In a previous article, we learned that sleep patterns depend on multiple factors linked not only to a person’s age and gender, but also to environmental factors such as seasons and days of the week. A recent study conducted by Withings highlighted the close relationship between cultural lifestyles, and their effects on sleep.
With an average of 6 hours and 15 minutes of sleep per night, Japanese people get the least amount of sleep.
This constant sleep deprivation may explain why many people can be found sleep while riding Tokyo’s metro. The Withings sleep study confirms the results of a study presented during the 6th World Congress of the World Sleep Federation.
As the week progresses, the Japanese get less and less sleep, until they reach an average of 06:02 hours of sleep on Thursday night. Over the weekend, the Japanese sleep patterns resemble other countries, however, they never reach 7 hours of sleep, even on Saturday night. Japan is one of the few countries, along with Sweden, that goes to sleep later on Friday evening than Saturday evening. On Sunday morning, we see that they do sleep in for an extra hour waking up at 7:45 a.m.. In Japan, the average time to fall asleep remains constant at approximately 12:20 a.m. throughout the year. There is only a fifteen minute difference between August and December, this is interesting to note as Japan seems less affected by seasonal changes than other countries, and more likely to stay out late on the weekends, no matter what month it is.
The Spanish appear to live according to a different time zone than their European neighbors.
Spaniards go to bed later than everyone else, at 12:15 a.m. on weekdays and 12:53 a.m. on Saturday nights. Spain is the only country that falls asleep later than Japan. Unsurprisingly, the Spanish wake up much later than most other countries: around 7:30 am on weekdays and 9:01 am on Sunday morning. Due to these unusual sleeping patterns, the pace of life does not align with the natural rise and fall of the sun, causing more energy to be wasted and less productivity during the day. For these reasons, and to accommodate late night dinners, Spain is considering changing timezone
Unlike the Japanese, the Spanish nightlife is influenced by seasonal changes. The summer months are the most festive with a bedtime of 12:40 a.m. on average in August. Though this may seem shocking, a quick visit to one of the many Spanish tapas bars that fill the street when the warm weather arrives would easily explain the desire to stay out later.
In Northern Europe, people go to sleep earlier.
Northern Europeans (UK, Germany, Sweden, Switzerland) go to bed earlier and get up earlier than the Southern Europeans (France, Italy, Spain). Is this a matter of culture or climate? In Northern Europe, we notice strong patterns between seasonality and sleep. In fact, May and June are the months when Northern Europeans sleep the least, and the sleep duration increases steadily through December when it reaches its maximum. The average sleep duration in Sweden in May is 6 hours and 48 minutes, while it increases to 7 hours and 20 minutes in December. The Swedes have the greatest changes of sleep duration during the year. One explanation for this is their close proximity to the north pole leading to stronger seasonal variations in the length of day and night. For example, they go to bed at 11:22 p.m. in September and 12:07 a.m. in July.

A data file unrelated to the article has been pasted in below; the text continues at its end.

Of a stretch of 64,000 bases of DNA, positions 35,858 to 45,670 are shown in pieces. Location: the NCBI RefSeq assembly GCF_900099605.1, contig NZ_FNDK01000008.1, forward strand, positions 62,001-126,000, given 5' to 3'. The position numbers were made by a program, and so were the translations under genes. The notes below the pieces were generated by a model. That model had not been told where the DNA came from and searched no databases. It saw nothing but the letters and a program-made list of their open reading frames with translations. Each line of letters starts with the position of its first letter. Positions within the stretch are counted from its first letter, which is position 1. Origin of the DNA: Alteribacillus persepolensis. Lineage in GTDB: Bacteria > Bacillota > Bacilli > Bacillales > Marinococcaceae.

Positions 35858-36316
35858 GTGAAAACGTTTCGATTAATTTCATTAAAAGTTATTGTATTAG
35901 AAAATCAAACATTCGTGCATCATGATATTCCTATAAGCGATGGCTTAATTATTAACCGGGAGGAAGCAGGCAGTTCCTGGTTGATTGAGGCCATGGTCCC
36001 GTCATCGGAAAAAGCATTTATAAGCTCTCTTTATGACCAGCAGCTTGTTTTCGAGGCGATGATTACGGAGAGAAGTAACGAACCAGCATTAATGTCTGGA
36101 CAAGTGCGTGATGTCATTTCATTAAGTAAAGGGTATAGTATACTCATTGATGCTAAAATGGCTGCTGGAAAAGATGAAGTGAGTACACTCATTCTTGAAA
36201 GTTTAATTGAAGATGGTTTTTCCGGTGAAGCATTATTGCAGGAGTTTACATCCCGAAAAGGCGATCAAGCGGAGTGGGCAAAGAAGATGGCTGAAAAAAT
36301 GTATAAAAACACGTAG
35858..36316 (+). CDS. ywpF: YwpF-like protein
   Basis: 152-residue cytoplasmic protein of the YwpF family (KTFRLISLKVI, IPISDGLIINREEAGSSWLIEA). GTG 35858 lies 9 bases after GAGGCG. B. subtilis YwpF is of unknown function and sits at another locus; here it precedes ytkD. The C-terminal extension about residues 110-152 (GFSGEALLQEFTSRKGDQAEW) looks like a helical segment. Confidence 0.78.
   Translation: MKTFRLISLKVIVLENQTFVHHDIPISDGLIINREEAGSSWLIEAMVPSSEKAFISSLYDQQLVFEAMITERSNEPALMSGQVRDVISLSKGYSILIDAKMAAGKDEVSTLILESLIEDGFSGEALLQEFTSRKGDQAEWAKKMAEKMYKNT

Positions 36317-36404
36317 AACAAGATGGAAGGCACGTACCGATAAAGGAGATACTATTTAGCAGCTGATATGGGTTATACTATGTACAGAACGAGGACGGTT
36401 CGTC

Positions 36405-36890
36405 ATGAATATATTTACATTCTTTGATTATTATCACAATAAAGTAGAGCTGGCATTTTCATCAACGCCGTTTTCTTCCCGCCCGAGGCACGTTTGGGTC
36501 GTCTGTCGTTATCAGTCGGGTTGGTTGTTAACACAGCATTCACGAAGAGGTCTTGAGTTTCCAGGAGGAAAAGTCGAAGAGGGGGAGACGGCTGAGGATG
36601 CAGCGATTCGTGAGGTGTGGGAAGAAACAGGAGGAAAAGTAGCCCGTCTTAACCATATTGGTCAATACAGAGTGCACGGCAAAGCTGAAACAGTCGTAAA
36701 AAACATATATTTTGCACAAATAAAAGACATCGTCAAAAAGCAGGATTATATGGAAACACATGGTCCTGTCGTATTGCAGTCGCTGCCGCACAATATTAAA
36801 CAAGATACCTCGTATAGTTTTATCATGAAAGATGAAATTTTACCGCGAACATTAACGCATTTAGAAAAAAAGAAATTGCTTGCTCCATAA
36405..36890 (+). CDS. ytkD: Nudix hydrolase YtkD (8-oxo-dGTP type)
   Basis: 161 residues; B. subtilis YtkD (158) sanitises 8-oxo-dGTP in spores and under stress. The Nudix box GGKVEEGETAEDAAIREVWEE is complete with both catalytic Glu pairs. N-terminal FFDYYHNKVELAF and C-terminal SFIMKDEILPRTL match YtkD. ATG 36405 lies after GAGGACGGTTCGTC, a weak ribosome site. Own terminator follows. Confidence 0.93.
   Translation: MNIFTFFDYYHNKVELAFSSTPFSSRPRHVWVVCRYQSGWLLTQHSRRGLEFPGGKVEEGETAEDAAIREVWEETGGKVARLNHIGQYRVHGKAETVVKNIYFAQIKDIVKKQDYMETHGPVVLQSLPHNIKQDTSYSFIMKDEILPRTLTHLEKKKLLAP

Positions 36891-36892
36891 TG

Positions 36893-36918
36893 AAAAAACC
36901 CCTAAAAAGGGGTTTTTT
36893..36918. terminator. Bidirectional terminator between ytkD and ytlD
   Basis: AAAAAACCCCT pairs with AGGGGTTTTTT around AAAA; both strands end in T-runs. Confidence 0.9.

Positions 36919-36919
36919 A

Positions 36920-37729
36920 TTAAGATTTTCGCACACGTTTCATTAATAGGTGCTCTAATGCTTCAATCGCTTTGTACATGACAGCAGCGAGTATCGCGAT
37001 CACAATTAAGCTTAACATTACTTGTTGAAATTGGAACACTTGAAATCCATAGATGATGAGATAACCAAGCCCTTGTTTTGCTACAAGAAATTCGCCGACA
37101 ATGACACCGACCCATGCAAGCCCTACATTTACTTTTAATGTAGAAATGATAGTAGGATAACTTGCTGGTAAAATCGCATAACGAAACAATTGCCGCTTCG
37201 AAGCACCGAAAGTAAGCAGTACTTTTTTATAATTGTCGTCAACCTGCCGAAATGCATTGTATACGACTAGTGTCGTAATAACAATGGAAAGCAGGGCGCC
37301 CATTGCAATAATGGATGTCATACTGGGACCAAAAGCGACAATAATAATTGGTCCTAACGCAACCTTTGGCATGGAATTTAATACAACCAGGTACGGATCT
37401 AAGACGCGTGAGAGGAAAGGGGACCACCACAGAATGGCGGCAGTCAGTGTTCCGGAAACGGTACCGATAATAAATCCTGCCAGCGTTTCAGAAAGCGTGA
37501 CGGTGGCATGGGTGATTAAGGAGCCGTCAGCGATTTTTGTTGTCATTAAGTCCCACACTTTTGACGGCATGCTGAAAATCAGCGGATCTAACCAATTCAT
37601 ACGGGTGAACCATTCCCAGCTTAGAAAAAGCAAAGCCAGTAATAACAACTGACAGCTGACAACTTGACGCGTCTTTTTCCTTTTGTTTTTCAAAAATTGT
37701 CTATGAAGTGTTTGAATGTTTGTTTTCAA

The US and Canada have very similar sleeping patterns.
Americans and Canadians sleep an average of 7 hours during the week and 7 hours and thirty minutes on weekends. They go to sleep around 11:30 p.m. on weekdays and midnight on weekends. These patterns align them more closely with the “early bird” pace of the Northern Europeans than the “early to sleep” pace of Southern Europeans. Americans and Canadians sleep more during the colder months and they have a shorter night’s sleep in May: sleep duration is about 6 hours and forty-five minutes in May and 7 hours and 15 minutes in December. The only slight difference between the two countries is that Canadians wake up and go to sleep 5-10 minutes later than Americans.
Cultural differences have an impact on sleep.
This study allowed us to observe cultural differences between countries and link them to sleep statistics. Though this study was a great start in exploring not only different lifestyles between countries, but also sleeping patterns, further studies will allow us to have a more in depth look at the phenomenon of sleep.
About the data.
This study was conducted with a panel of Withings sleep products users (Pulse and Aura) including more than 10,000 people equally split between countries. Withings guarantees the confidentiality of personal data and protects the privacy of all users. Thus, all data used for this study were anonymized and aggregated. The overall results of the study are available here: www.withings.com/sleep-